Import requirements for Mexican cantaloupes
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Since 1990, fresh cantaloupes have been associated with foodborne illnesses in more than 800 casesFootnote 1 in both the United States (U.S.) and Canada. In April/May 2001, Mexican cantaloupes contaminated with Salmonella Poona caused two deaths in the U.S. and numerous illnesses in both the U.S. and Canada. In May 2002 an outbreak associated with Mexican cantaloupes contaminated with the same pathogen caused numerous illnesses in four U.S. States, Saskatchewan and British Columbia.
In December 2002, 2 CFIA officials visited Mexico to validate the Mexican Cantaloupe Certification Program and its implementation in order to establish an acceptance of the growers and packers that are being inspected under this Program. CFIA officials found that the Mexican Certification Program was an acceptable approach to minimize the risk of contamination of cantaloupes.
The Mexican government has now replaced the cantaloupe certification program with the System for the Reduction of Contamination Risks (SRRC). Developed by Mexico's National Agro-Alimentary Health, Safety and Quality Service (SENASICA), it aims to ensure that risks of contamination of agriculture, aquaculture, seafood, and livestock products are reduced. Participation by producers in this system for contamination risk reduction is voluntary. To be certified under the SRRC, producers must meet minimum requirements for good agricultural practices and food safety. The CFIA has determined that Mexico's SRRC constitutes an acceptable approach to minimize the risk of contamination of cantaloupes.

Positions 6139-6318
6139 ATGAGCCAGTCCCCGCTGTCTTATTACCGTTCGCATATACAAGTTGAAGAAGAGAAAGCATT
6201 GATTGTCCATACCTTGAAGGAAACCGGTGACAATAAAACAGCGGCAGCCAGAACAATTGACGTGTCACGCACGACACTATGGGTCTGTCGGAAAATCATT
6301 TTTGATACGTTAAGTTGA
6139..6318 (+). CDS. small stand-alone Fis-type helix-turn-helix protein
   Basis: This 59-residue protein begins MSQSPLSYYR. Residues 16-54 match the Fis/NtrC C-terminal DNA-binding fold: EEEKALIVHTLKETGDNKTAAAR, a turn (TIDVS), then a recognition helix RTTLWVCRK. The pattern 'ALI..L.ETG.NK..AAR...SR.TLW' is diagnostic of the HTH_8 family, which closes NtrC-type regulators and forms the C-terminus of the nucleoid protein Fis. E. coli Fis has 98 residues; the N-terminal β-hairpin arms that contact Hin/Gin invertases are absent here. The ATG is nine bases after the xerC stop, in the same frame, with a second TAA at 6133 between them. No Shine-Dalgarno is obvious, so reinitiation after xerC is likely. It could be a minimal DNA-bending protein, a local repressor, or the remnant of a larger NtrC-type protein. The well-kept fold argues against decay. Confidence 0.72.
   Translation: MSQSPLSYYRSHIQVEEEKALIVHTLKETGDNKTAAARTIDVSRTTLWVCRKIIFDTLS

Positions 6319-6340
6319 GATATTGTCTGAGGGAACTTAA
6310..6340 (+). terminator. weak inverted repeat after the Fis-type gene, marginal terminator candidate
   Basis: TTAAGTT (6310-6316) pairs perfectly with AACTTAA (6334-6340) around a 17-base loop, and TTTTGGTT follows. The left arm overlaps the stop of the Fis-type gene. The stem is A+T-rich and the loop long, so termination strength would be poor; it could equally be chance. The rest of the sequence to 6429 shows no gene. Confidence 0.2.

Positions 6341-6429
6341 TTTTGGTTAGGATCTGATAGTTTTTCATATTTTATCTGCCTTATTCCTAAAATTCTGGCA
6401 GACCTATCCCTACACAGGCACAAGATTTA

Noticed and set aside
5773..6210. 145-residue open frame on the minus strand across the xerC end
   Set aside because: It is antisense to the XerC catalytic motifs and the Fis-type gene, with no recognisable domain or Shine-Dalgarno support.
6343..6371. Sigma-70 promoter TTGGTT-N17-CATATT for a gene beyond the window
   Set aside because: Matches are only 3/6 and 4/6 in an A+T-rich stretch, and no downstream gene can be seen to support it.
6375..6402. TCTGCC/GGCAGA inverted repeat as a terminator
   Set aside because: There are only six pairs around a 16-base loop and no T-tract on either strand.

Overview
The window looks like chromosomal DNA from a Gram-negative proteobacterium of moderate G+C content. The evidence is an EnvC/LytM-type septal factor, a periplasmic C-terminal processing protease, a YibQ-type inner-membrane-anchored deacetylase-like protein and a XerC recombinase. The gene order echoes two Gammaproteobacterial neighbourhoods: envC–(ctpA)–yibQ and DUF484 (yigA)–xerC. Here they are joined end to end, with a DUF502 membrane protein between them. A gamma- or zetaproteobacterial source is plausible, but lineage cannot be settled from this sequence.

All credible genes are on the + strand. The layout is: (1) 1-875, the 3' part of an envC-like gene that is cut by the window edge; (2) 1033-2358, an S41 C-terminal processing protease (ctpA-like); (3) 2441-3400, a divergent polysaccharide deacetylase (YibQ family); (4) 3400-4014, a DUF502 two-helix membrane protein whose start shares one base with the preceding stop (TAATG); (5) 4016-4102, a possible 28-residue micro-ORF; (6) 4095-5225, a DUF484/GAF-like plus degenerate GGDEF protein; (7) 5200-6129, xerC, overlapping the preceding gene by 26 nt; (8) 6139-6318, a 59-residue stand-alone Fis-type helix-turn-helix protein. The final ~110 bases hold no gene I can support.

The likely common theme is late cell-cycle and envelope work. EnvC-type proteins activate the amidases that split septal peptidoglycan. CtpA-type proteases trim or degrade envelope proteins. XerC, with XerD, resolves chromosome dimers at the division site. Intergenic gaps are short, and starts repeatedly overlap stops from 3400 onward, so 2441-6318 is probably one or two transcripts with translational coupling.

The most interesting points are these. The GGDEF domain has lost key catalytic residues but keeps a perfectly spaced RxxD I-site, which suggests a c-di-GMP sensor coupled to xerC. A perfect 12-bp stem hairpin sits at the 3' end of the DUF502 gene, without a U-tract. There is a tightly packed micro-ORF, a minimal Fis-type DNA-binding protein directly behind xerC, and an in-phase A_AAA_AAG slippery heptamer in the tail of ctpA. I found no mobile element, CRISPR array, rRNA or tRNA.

Scope of these import requirements
The following import requirements are applicable to all fresh cantaloupes grown and packed in Mexico. Mexican cantaloupes harvesting and shipping season starts at the end of October and finishes in June, with a peak shipping season in April and May.
Section 8(1)(a) Safe Food for Canadians Regulations and Section 4 of the Food and Drugs Act.
Section 8(1)(a) Safe Food for Canadian Regulations states:
Any food that is sent or conveyed from one province to another or that is imported or exported must not be contaminated.
Section 4 of the Food and Drugs Act states:
No person shall sell an article of food that;
- has in or on it any poisonous or harmful substance
- is unfit for human consumption
- consists in whole or in part of any filthy, putrid, disgusting, rotten, decomposed or diseased animal or vegetable substance
- is adulterated; or
- was manufactured, prepared, preserved, packaged or stored under unsanitary conditions
CFIA will allow the importation of Mexican cantaloupes if the growers/packers have been certified by the Mexican government under the System for the Reduction of Contamination Risks (SRRC).
A list of certified grower/packers can be obtained from the SENASICA website (Spanish only).
Originally issued December 18, 2007 (Information Letter To Industry)
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